> > If it is not a managed switch, you could use ettercap for
    > > arp-poisoning the switch, but better ask your administrator first.


    > Huh ? What has ARP to do with a switch ?


    Perhaps Christoph meant to overflow the switch's fowarding tables and
    got terms confused?

    rick jones
    --
    The glass is neither half-empty nor half-full. The glass has a leak.
    The real question is "Can it be patched?"
    these opinions are mine, all mine; HP might not want them anyway...
    feel free to post, OR email to rick.jones2 in hp.com but NOT BOTH...

  8. Re: udp traffic cannot be sniffed

    kevincw01 wrote:
    > What the heck is going on and why can't I record this traffic?


    To explicitly say what I don't think has been said explicitly, the
    switch is doing precisely what a switch is supposed to do - provide
    traffic isolation. So the traffic between the two Windows systems
    only flows over the two ports of the switch to which they are
    connected. That is what separates a switch from a hub.

    rick jones
    --
    No need to believe in either side, or any side. There is no cause.
    There's only yourself. The belief is in your own precision. - Jobert
    these opinions are mine, all mine; HP might not want them anyway...
    feel free to post, OR email to rick.jones2 in hp.com but NOT BOTH...

  9. Re: udp traffic cannot be sniffed

    Rick Jones schrieb:
    > Pascal Hambourg wrote:
    >> Christoph Scheurer a ?crit :
    >>> If it is not a managed switch, you could use ettercap for
    >>> arp-poisoning the switch, but better ask your administrator first.

    >
    >> Huh ? What has ARP to do with a switch ?

    >
    > Perhaps Christoph meant to overflow the switch's fowarding tables and
    > got terms confused?
    >
    > rick jones


    Right, I mixerd up two different things.
    One is the ARP-Poisoning of the Hosts, so to get the Servers to send
    Traffic targeted to Host2 gets sent to the wrong MAC-Address, where
    it can be sniffed and forwarded to the right host.

    Second is the one you said, overflooding the MAC-Cache and maybe
    force the Switch to send traffic to all ports and therefoe acting
    like a hub.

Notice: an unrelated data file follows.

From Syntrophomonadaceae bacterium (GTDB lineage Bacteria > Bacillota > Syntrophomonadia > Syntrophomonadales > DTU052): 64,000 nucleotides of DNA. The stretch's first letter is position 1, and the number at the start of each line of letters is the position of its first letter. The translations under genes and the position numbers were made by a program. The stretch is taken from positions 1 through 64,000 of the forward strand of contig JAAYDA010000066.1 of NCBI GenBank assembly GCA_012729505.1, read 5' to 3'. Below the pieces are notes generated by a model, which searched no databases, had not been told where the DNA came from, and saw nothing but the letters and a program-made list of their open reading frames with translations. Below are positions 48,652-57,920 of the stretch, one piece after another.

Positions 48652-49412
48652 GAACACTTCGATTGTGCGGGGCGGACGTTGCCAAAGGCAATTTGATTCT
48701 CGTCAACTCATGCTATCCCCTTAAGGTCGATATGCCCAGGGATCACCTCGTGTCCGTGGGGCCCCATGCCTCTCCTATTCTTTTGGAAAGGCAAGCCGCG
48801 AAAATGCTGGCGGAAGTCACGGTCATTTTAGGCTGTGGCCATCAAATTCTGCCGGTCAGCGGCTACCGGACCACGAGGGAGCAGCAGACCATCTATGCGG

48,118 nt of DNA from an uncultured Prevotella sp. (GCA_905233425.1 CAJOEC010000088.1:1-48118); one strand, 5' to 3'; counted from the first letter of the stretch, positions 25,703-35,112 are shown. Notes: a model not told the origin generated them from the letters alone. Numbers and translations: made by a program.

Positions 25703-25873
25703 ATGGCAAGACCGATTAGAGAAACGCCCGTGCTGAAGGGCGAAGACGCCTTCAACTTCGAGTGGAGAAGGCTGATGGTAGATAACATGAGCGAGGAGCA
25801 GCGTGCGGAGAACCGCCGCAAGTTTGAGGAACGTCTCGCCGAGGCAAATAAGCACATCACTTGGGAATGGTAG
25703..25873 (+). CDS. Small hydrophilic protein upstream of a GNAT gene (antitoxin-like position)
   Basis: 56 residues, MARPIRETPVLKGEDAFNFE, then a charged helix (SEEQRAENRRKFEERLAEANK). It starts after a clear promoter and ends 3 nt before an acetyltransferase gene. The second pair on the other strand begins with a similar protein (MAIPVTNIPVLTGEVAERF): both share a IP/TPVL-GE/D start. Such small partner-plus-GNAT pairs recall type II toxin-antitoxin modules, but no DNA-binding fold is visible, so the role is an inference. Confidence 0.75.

Am I right?

    Chris

  10. Re: udp traffic cannot be sniffed

    kevincw01 schrieb:
    > On Aug 3, 9:16 am, Christoph Scheurer wrote:
    >> kevincw01 schrieb:> On Aug 2, 8:17 pm, Dave Uhring wrote:
    >>>> On Fri, 03 Aug 2007 02:30:41 +0000, kevincw01 wrote:
    >>>>> I am tasked with recording some udp messages between 2 windows
    >>>>> applications. I'm using a linux box with wireshark and tcpdump
    >>>>> installed. I am on the same physical switch(tried 2 different ones) and
    >>>> ....
    >>>>> What the heck is going on and why can't I record this traffic?
    >>>> Use a hub, not a switch.
    >>> I'm required to use a switch(and a specific one).

    >> If it is a managed switch, maybe you could set the port you use as
    >> monitoring port, so that all traffic on the switch is sent out on
    >> that port.
    >> If it is not a managed switch, you could use ettercap for
    >> arp-poisoning the switch, but better ask your administrator first.
    >>
    >> If none of these work, forget it.
    >>
    >> Greets
    >> Chris

    >
    > I was thinking about the mirroring option. Is there some name or
    > standard this is normally called out as in a manual or spec? I want
    > to see if my switch supports this. Since I need to see traffic from
    > two ports, I'm guessing I would need to mirror two ports to two other
    > ports since it doesn't seem logical to be able to send 2GBps to a
    > 1GBps port.
    >

    When you now the vendor and/or the S/N -> http://www.google.com is the
    right way to find the manual.
    It should be possible that you forward all traffic (of both ports you
    like to monitor) to _one_ port.

  11. Re: udp traffic cannot be sniffed

    kevincw01 schrieb:
    > I am tasked with recording some udp messages between 2 windows
    > applications. I'm using a linux box with wireshark and tcpdump
    > installed. I am on the same physical switch(tried 2 different ones)
    > and have the same subnet and my ip is only different in the 4th octet
    > i.e. 192.168.1.xxx. The switch is not vlan'd or anything fancy, this
    > should be a no-brainer(or so i thought).
    >
    >
    > What the heck is going on and why can't I record this traffic?
    >
    > -Kevin
    >


    i guess u suffer from using a SWITCHED network. since SWITCHES only
    forward ethernet frames from SOURCE to TARGET but not to ALL connected
    systems anymore. HUBs did that. Switches dont.

    If u have a MANAGED SWITCH you can use PORT MIRRORING or MONITORING on a
    specific port. then u can listen to that traffic. or you configure
    your linux box as to be a transparent bridge and connect it within the
    way of communication. or the dirty little trick, you can ARP SPOOF the
    windows boxes and configure your linux as router to lead the packets
    walk over the linux box instead to the normal default gateway.

    the easiest thing would be to interconnect an old hub to one of those
    machines and tap your linux box there.